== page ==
McKinney, who cemented his relationship with Barbados by becoming a citizen of the island, has spoken about his ability to run the global company from Barbados during the COVID-19 pandemic and until shortly after the Ukraine war started a year ago.
Isdell and McKinney represent examples of the reach and capability of Barbados’ infrastructure, specialist human resources that the country attracts and also possesses, the reliable and state-of- the-art telecommunications network, tax, legal, and banking structures to support a range of global financial services that may be required.
As McKinney outlined while being the featured speaker at the Barbados International Business Association’s 25th anniversary lecture in February, it was Barbados’ excellent communications infrastructure, legal and regulatory environment, business support organisations, skilled workforce and the long track record as a leading financial services centre, that allowed him to coordinate the management of Stoli from the island.
Meanwhile, Warrick Ward, CEO of the Barbados Financial Services Commission (FSC), the key regulator of non-bank financial institutions, spoke to the island’s commitment to regulations that meet global standards but not unnecessarily onerous that it stymies financial sector development.
“We seek to safeguard the sustainability of the financial services industry and a financial system that is resistant to a range of shocks, with the capacity to fulfill its basic functions smoothly even when unpredictable events occur,” Ward outlined.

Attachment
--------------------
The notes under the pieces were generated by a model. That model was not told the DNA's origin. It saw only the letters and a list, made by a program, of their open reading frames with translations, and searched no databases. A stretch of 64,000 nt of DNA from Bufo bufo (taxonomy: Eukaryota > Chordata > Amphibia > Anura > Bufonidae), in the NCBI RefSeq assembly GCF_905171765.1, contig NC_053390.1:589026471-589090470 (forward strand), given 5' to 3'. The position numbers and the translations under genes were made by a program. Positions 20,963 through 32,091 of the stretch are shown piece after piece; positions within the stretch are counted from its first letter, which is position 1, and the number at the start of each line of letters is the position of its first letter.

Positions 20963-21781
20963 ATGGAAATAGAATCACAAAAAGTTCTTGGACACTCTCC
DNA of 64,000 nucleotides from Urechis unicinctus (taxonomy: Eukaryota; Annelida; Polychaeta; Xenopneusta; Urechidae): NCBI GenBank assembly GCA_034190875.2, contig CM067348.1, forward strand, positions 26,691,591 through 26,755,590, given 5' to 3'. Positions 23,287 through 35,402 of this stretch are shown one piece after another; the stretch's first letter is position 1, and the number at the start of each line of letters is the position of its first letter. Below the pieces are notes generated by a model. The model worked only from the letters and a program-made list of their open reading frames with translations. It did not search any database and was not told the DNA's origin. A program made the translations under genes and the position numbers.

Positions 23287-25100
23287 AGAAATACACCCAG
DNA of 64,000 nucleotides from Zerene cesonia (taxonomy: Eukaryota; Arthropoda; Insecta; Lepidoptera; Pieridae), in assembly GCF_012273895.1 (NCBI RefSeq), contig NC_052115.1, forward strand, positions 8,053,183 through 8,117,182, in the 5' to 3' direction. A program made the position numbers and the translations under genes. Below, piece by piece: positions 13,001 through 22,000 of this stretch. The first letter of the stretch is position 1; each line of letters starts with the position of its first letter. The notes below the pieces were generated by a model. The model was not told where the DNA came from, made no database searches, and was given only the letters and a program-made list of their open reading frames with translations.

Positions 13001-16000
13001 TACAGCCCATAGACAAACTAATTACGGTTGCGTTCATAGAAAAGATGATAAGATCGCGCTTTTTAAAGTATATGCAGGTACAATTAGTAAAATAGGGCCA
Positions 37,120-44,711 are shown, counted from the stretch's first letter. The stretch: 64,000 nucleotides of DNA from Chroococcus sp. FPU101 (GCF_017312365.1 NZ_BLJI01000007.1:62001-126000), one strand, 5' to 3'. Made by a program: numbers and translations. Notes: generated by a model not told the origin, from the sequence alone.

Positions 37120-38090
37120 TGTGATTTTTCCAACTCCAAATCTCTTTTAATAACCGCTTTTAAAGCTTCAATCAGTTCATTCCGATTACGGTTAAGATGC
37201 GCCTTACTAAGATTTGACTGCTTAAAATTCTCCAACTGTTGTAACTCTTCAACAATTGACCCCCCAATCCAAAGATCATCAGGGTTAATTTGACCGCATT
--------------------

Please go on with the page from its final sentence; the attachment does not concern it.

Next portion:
Having successfully established a thriving global business sector that is more than four decades old, Barbados has become the world’s 7th leading captive insurance domicile, securing a significant portion of the market.
Statistics from the FSC indicate that by 31 December 2022, 76 per cent of the captive business originates from North America, with Canada accounting for 51 per cent.
Regarding the provision of wealth and portfolio management services, how is the assertion supported that Barbados is appropriately placed to cater to the needs of wealthy individuals, families and trusts?
Many of the same reasons why Barbados has remained a global business hub of choice, also extend to the wealth and portfolio management services segment. The island is simply a trusted, reliable jurisdiction with mind and management on the ground, serving a cross section of needs for corporates and individuals.
The island’s comprehensive, modern legal framework includes updates to the Trusts (Miscellaneous Provisions) Act, the Companies (Economic Substance) Act, the Data Protection Act (2019), Remote Employment, 2020 (Barbados Welcome Stamp), Corporate (Miscellaneous Provisions) Act 2021, Societies with Restricted Liability (Amendment) Act 2021, and the Shipping Corporations (Amendment) Act, among others.
The country’s legislators have ensured that suitable, modern and responsive legislation is enacted to maintain the island’s competitive edge.
In addition, Barbados boasts a cadre of attorneys-at-law with regional and international counterpart relations, who can guide interested parties through the processes related to trusts, taxation, regulatory, and compliance requirements.